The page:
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Project information

Community & Education: Painted Dog Conservation

The painted dog population in Zimbawe is under threat due to sustained snaring led by farmers concerned for their livestock. The perception of the dog as "pest" means that the painted dog is now Africa's most endangered carnivore and perceptions must be changed if the species is to survive.


Charity information: David Shepherd Wildlife Foundation

David Shepherd Wildlife Foundation logo
  • Need


    There are fewer than 5000 painted dogs left in Africa in four countries where their populations are still viable. In Zimbabwe the number of dogs fell to fewer than 400 to the point where extinction was a real possibility. The perception of the dog as a pest and a threat to livestock has led to its persecution. The project aims to shift local opinion in favour of the painted dog in order to protect numbers.


    The solution lies with the education of the next generation of farmers, children who are currently still at school. A purpose built bush camp, "iganyana" (the Sindebele word for painted dog) introduces primary school children to the principles of conservation during a three day course, which includes game drives, night walks and a "meet the dogs" session. Around 600 children attend the camp and the intention is to increase capacity to and to reach even more children.

  • Aims

    Aim 1

    To change the perception of the painted dog within the local communities bordering its territories.


    » An educational programme aimed at grade six pupils with a range of conservation-related activities

    What success will look like

    Success will be measured in terms of numbers of children attending the bush camp and their greater awareness of the plight of the painted dog

  • Impact


    Ultimately, this project should lead to a new generation of farmers and ranchers happy to live alongside the painted dog and sympathetic to the region's conservation needs.


    Limited funds risk the future of the camp rise as more children wish to participate in the programme and as costs inevitably rise. Marketing the project to as many potential supporters as possible is one way of ensuring that the project's income is maintained.


    The Foundation receives regular reports from project staff which then form the basis of updates posted on the Foundation website and recorded in the bi-annual newsletter.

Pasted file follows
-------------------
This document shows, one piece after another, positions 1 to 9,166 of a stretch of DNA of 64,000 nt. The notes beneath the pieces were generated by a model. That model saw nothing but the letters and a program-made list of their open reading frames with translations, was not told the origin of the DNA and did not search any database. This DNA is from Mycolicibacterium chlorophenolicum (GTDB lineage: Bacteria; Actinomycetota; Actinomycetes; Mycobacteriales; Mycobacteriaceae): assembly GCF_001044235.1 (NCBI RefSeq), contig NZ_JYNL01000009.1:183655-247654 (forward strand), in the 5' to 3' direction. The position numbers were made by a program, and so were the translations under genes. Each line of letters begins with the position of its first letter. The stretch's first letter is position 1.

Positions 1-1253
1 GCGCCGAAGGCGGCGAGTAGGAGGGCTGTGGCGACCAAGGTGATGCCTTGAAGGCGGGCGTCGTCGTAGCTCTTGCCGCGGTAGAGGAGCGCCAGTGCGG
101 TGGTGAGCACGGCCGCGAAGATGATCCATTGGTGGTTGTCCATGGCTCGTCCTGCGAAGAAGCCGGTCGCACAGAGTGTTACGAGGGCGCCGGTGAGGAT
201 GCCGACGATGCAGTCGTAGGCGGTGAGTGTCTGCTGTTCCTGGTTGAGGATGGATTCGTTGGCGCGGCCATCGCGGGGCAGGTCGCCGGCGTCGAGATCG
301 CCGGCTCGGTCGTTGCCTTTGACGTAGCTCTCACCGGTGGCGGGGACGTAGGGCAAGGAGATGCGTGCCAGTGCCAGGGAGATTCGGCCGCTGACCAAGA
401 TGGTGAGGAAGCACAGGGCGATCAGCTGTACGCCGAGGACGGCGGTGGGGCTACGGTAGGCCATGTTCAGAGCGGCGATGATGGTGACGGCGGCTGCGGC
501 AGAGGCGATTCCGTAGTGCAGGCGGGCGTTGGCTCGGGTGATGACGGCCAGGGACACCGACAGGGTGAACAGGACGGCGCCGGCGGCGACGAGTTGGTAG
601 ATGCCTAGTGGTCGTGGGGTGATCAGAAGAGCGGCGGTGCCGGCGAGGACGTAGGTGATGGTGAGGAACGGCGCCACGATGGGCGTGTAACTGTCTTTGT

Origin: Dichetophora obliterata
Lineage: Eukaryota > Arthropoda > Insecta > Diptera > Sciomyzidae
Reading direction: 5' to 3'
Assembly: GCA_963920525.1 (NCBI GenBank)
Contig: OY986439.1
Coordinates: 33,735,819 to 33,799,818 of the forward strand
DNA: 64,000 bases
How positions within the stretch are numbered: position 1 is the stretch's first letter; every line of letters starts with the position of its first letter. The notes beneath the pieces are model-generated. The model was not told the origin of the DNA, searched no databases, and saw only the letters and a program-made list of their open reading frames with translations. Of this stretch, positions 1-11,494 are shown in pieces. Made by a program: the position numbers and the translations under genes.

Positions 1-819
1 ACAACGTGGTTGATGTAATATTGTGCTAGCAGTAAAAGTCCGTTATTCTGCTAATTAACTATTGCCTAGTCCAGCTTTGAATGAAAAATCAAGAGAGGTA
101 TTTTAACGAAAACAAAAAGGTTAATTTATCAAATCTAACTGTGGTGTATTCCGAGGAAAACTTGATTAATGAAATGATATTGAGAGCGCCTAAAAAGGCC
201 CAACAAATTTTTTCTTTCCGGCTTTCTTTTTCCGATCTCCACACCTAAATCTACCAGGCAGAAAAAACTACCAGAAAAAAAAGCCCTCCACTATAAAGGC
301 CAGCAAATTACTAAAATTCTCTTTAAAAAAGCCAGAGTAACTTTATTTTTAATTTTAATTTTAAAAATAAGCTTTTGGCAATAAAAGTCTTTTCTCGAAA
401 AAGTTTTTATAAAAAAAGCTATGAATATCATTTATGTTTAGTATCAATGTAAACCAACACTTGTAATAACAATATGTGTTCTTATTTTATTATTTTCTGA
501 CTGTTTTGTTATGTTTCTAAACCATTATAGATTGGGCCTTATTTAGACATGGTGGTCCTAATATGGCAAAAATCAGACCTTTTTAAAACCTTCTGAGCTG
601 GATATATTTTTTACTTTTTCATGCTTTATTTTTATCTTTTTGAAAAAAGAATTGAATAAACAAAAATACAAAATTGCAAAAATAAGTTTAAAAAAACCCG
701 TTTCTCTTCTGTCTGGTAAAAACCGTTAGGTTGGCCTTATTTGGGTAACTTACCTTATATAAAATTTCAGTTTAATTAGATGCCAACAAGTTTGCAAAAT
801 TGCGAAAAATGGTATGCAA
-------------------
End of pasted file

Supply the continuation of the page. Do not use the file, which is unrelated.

• Budget

    Budget - Project Cost: £10,000

    Loading graph....
      Amount Heading Description
      £2,000 Staff costs additional support for new children attending bushcamp
      £3,000 Maintenance costs Upkeep of the bush camp
      £3,000 Accommodation Lodging and food for additional children
      £1,500 Edcuational resources Educational materials and supplies
      £500 Administration Reporting, accounting and communications
  • Background


    The bush camp is located near the Sikumi Forest area bordering the Hwange national park in Zimbabwe. it is an area which has an extensive network of communities many of whom have never had the opportunity to venture inside the park.


    Primary school children bordering the national park will be the main beneficiaries. Currently 600 children attend the school each year, but the project aims to increase this number with success in raising additional funds.

  • Why Us?

    Why Us?

    The Foundation has worked with the Painted Dog Conservation project since its inception in 1995. The project team's expertise in conservation issues together with their local knowledge have created a centre of excellence which is renowned in the area and beyond.

    Read more about the Charity running this project.


    Peter Blinston

    Peter Blinston is project manager and will coordinate all aspects of the Painted Dog Conservation project.


sends another child to Iganyana